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11/22/89 Theresa B. Murphy, v. Chicago Transit Authority

November 22, 1989

THERESA B. MURPHY, PLAINTIFF-APPELLANT

v.

CHICAGO TRANSIT AUTHORITY, DEFENDANT-APPELLEE



APPELLATE COURT OF ILLINOIS, FIRST DISTRICT, FOURTH DIVISION

548 N.E.2d 403, 191 Ill. App. 3d 918, 139 Ill. Dec. 18 1989.IL.1811

Appeal from the Circuit Court of Cook County; the Hon. Thomas P. Quinn, Judge, presiding.

APPELLATE Judges:

JUSTICE LINN delivered the opinion of the court. JIGANTI, P.J., and McMORROW, J., concur.

DECISION OF THE COURT DELIVERED BY THE HONORABLE JUDGE LINN

Plaintiff, Theresa B. Murphy, brought an action against the Chicago Transit Authority to recover damages for injuries she sustained in an accident with a CTA bus. Defendant successfully moved to dismiss the complaint on the grounds that plaintiff had failed to give the CTA proper notice of the claim within six months of the incident and also that she had failed to file the action within one year, as required by section 41 of the Metropolitan Transit Authority Act (Ill. Rev. Stat. 1987, ch. 111 2/3, par. 341). On appeal Murphy contends that the trial court erred in its interpretation of section 41 and that the court further erred in not applying principles of estoppel to the CTA's attempt to defeat the suit on timeliness grounds.

We affirm.

Background

On May 12, 1986, Murphy was riding a bicycle when she was injured in an accident with a CTA bus. Her counsel mailed a letter, first class, to the CTA claims manager at the Merchandise Mart in Chicago, following directions allegedly given to plaintiff's attorney over the telephone. The CTA denied receiving the letter. However, Murphy's attorney and physician each sent written documents in support of her claim to the CTA, which the CTA acknowledged receiving. In papers filed in the trial court, Murphy's attorney described several telephone calls he had with a claims manager. The CTA only admits to conversations taking place in February and March 1987, after the expiration of the six-month period for filing notice of intent to sue.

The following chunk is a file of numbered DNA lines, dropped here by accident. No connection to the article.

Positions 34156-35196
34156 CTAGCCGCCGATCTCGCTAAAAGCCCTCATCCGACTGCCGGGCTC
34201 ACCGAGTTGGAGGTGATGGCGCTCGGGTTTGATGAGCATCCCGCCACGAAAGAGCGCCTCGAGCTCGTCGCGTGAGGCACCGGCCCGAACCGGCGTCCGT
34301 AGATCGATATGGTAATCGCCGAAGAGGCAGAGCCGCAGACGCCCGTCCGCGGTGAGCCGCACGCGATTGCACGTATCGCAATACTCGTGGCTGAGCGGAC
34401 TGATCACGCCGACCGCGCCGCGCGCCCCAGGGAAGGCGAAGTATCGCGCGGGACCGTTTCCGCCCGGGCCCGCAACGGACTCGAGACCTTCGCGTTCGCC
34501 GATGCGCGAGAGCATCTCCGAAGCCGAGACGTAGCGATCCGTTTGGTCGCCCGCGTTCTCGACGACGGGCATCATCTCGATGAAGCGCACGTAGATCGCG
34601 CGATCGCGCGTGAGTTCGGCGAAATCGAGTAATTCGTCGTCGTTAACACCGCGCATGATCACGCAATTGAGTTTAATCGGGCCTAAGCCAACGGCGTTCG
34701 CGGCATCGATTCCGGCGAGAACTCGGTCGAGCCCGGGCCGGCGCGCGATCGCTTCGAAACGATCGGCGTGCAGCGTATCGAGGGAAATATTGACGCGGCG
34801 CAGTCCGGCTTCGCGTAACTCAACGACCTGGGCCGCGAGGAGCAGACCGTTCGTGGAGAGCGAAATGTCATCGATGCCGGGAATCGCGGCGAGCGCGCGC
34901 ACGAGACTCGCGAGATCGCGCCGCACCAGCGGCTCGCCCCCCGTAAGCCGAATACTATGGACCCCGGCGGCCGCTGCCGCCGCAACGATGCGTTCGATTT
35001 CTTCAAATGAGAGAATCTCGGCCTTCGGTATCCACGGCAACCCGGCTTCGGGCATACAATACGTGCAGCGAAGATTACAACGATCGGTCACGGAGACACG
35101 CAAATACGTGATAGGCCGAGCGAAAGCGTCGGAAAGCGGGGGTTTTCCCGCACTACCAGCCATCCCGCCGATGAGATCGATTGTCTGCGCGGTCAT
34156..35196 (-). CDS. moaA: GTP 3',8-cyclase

On June 4, 1987, Murphy filed a negligence lawsuit against the CTA. In lieu of answering, the CTA filed a motion to dismiss under section 2-619 of the Code of Civil Procedure (Ill. Rev. Stat. 1987, ch. 110, par. 2-619).

At the initial hearing on the CTA's motion, Judge Hoffman ruled that Murphy's notice failed to comply with the requirements of section 41, which provides that within six months of the accrual of the cause of action, any person who is planning to sue the CTA "shall file in the office of the secretary of the Board and also in the office of the General Attorney for the Authority either by himself, his agent, or attorney, a statement, in writing, signed by himself, his agent, or attorney, giving the name of the persons to whom the cause of action has accrued, the name and residence of the person injured, the date and about the hour of the accident, the place or location where the accident occurred and the name and address of the attending physician, if any. If the notice provided for by this section is not filed as provided, any such civil action commenced against the Authority shall be dismissed and the person to whom any such cause of action accrued for any personal injury shall be forever barred from further suing." Ill. Rev. Stat. 1987, ch. 111 2/3, par. 341.

Judge Hoffman did not rule on the issue of estoppel, but instead allowed the parties to file supplemental briefs on the question of whether the CTA was estopped from raising the statute of limitations.

Judge Quinn heard argument on the estoppel issues on June 2, 1988, and held in favor of the CTA. Accordingly, he dismissed ...


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